(Super. Ct. No. 34200900034345CUMMGDS)
The opinion of the court was delivered by: Duarte , J.
Burton v. Psychiatric Solutions CA3
California Rules of Court, rule 8.1115(a), prohibits courts and parties from citing or relying on opinions not certified for publication or ordered published, except as specified by rule 8.1115(b). This opinion has not been certified for publication or ordered published for purposes of rule 8.1115.
Steven Burton (Burton) voluntarily admitted himself to Sierra Vista Hospital for treatment for alcoholism and depression; he died the next morning from polysubstance intoxication. His wife Vickie Burton and his adult daughter Erin Bradshaw (plaintiffs) brought suit against the hospital and its parent corporation Psychiatric Solutions, Inc. (defendants) for medical negligence and wrongful death.*fn1 The trial court granted defendants' motion for summary judgment.
On appeal, plaintiffs contend it was error to grant summary judgment because defendants failed to negate allegations that certain physicians were agents of the hospital and there was no evidence that the physicians did not breach the standard of care. Further, plaintiffs contend triable issues of material fact remain as to whether the hospital's staff breached the standard of care. We reject these contentions and affirm.
FACTUAL AND PROCEDURAL BACKGROUND
Burton's Stay at Sierra Vista Hospital
Accompanied by his wife, Burton presented at Sierra Vista Hospital the afternoon of February 16, 2008, for a voluntary psychiatric evaluation. He stated he felt depressed, hopeless, and helpless. He had a family history of alcoholism and self-medicated for pain with alcohol. He drank a bottle of wine each day and had done so for the last four years. He was admitted for an alcohol detoxification protocol.
Burton was admitted by Okechukwu Nwangburuka, M.D. Nwangburuka ordered certain detoxification medicine, including Ativan, which was given upon admission. The doctor also ordered staff to call the attending or on-call physician if Burton had a severe alcohol withdrawal syndrome score (AWS), or his vital signs or withdrawal symptoms did not respond to the regimen.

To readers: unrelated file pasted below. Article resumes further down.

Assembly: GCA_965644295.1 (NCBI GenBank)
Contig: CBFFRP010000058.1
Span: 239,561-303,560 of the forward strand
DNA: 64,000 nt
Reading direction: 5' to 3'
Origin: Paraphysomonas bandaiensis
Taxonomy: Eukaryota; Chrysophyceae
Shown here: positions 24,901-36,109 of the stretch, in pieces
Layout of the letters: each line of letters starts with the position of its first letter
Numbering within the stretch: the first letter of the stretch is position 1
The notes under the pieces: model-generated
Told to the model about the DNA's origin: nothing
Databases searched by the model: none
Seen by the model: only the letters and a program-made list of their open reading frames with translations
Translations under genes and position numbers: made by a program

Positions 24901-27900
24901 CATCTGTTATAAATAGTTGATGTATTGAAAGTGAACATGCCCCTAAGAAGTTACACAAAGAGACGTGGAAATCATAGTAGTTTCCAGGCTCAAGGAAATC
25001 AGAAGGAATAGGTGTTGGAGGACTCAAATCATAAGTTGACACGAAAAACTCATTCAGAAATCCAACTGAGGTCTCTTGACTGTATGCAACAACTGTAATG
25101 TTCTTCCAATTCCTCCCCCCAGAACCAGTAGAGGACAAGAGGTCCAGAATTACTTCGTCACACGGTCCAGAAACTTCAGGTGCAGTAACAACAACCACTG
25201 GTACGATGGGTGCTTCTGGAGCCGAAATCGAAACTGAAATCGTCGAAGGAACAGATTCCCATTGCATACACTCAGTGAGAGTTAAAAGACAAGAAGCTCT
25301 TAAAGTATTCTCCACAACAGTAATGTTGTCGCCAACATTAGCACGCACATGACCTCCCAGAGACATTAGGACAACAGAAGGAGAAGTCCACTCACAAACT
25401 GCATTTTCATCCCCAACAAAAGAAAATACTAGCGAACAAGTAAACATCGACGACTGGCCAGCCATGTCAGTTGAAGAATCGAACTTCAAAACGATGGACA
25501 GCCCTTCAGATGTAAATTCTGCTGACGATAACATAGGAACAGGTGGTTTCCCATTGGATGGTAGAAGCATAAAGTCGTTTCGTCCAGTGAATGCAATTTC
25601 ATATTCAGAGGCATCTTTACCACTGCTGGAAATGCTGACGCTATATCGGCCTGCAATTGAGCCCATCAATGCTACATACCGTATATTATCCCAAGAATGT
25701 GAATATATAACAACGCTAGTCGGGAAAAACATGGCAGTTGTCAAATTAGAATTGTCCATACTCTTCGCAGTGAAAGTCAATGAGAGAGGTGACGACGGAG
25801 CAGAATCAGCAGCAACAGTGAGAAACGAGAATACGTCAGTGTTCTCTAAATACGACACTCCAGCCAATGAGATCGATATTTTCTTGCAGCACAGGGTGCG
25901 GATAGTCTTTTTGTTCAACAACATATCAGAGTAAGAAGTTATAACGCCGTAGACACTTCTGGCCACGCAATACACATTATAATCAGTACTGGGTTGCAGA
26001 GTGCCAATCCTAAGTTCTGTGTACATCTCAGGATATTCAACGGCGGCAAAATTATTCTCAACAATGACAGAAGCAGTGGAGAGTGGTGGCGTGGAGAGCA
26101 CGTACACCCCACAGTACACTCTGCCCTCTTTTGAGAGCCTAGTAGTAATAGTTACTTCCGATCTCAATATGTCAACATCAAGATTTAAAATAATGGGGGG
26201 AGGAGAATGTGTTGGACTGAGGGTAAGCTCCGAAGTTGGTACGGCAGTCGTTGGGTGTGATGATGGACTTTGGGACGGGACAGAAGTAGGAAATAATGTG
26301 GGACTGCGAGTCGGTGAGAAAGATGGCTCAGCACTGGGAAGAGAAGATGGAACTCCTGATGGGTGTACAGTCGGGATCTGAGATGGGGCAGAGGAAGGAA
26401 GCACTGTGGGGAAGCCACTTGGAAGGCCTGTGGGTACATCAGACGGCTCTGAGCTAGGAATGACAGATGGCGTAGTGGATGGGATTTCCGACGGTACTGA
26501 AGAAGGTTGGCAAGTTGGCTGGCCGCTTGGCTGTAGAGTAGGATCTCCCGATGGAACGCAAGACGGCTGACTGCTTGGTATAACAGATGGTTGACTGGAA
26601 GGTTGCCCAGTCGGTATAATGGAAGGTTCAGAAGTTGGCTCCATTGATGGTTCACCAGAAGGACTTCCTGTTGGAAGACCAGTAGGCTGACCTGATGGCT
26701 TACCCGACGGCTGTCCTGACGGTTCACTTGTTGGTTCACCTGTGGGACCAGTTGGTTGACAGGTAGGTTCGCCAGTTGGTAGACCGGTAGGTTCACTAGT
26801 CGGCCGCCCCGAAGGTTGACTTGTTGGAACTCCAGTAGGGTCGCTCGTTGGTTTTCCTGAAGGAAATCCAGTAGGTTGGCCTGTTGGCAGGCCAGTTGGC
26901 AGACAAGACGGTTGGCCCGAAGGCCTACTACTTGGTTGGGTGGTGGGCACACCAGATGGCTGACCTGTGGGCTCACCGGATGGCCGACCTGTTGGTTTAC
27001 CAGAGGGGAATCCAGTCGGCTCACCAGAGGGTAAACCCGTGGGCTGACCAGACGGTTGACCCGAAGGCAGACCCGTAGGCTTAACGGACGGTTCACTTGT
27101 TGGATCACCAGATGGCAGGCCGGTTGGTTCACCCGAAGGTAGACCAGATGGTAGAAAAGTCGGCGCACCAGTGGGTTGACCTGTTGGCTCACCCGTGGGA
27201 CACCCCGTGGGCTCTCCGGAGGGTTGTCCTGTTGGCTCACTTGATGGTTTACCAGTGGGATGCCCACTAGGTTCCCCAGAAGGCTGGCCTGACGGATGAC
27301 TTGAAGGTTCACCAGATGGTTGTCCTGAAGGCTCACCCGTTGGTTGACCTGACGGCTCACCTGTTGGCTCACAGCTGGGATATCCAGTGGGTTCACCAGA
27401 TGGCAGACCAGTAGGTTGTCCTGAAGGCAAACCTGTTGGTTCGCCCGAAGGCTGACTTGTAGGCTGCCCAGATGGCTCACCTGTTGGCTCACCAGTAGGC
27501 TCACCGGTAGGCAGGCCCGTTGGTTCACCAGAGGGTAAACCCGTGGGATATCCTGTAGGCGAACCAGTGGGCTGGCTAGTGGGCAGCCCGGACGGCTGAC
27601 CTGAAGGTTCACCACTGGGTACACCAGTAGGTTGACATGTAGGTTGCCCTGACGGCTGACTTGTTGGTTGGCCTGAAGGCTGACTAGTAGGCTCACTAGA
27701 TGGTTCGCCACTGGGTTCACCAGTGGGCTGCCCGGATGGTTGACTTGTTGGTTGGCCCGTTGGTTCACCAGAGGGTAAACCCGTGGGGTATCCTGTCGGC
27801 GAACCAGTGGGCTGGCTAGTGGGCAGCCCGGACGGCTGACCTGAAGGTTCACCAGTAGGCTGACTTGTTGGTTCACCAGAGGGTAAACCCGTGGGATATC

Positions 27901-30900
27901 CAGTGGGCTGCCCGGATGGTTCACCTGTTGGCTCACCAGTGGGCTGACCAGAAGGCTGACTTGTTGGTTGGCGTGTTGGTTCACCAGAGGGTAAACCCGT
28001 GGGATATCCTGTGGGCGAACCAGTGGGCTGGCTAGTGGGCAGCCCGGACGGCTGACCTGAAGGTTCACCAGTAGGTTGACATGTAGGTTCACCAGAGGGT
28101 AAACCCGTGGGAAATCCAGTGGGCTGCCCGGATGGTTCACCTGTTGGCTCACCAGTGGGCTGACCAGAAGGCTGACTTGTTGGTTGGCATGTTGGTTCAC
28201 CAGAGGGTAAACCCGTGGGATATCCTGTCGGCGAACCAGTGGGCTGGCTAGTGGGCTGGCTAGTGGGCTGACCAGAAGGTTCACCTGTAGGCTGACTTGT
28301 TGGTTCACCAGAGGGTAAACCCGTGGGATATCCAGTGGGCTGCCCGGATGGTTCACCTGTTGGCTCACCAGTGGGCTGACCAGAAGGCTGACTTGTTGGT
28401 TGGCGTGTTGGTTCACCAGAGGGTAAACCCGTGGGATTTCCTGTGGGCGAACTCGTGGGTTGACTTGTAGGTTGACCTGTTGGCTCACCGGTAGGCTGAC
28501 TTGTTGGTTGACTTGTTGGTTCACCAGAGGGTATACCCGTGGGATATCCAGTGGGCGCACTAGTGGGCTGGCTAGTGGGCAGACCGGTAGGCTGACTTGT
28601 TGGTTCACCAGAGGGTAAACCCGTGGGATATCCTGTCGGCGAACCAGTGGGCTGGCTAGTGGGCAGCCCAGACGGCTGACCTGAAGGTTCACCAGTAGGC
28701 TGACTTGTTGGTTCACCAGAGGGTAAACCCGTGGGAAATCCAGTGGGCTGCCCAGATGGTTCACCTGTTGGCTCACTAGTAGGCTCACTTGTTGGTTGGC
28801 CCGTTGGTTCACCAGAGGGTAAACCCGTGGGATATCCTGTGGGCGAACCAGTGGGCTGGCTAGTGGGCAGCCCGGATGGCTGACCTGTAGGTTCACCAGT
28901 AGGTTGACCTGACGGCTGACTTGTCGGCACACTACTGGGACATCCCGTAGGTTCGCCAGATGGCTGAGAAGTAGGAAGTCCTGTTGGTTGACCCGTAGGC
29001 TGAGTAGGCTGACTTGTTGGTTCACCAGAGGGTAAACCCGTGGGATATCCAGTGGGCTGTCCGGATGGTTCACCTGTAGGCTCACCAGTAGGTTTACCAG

An initial assessment was performed by Pearl Ngo, R.N. Burton told her that he used a continuous positive airway pressure (CPAP) device every night while sleeping. Ngo told Burton the hospital did not have CPAP devices. Burton replied that his wife had already left, but he would call her to bring the CPAP machine the next day.
After 9:00 p.m., Burton was examined by Martin Ramirez, M.D. Ramirez's notes do not indicate that Burton had sleep apnea or used a CPAP machine. Ramirez ordered several of Burton's pre-admission medications to begin the next morning at 8:00 a.m.
Burton retired after 10:00 p.m. Hospital staff checked on him every 15 minutes. At 2:00 a.m. the next morning, Burton was resting comfortably. At 4:25 a.m., Burton was found on the floor. He claimed he did not fall, but because his legs felt like jello, he was crawling. Burton was returned to bed. His AWS was 14, which is moderately high. He was given another 2 mg. of Ativan. By 4:55 a.m., his AWS was 10. By 5:00 a.m., Burton was feeling better. He was given more medication for alcohol withdrawal. Shortly thereafter, his AWS was 6; it fell to 4 by 5:45 a.m. Nursing notes indicate that Fayez Romman, M.D. was paged twice during this period, but did not respond. At 6:35 a.m., Burton was sleeping with no sign of distress. A few minutes later, Burton got up to use the urinal.
About 7:00 a.m., Burton was found in bed, not breathing and non-responsive. A Code Blue was activated, CPR initiated, and 911 called. Burton was transferred to the Kaiser Emergency Department. He was pronounced dead at 7:36 a.m.
An autopsy report stated the cause of death as polysubstance intoxication. Levels of two prescription medications, amlodipine (Norvasc) and duloxetine (Cymbalta), were "notably elevated." Both medications are metabolized by the liver. Burton had moderate to severe steatosis of the liver. According to the autopsy report, it appeared his "liver impairment prevented his body from properly flushing medications from ...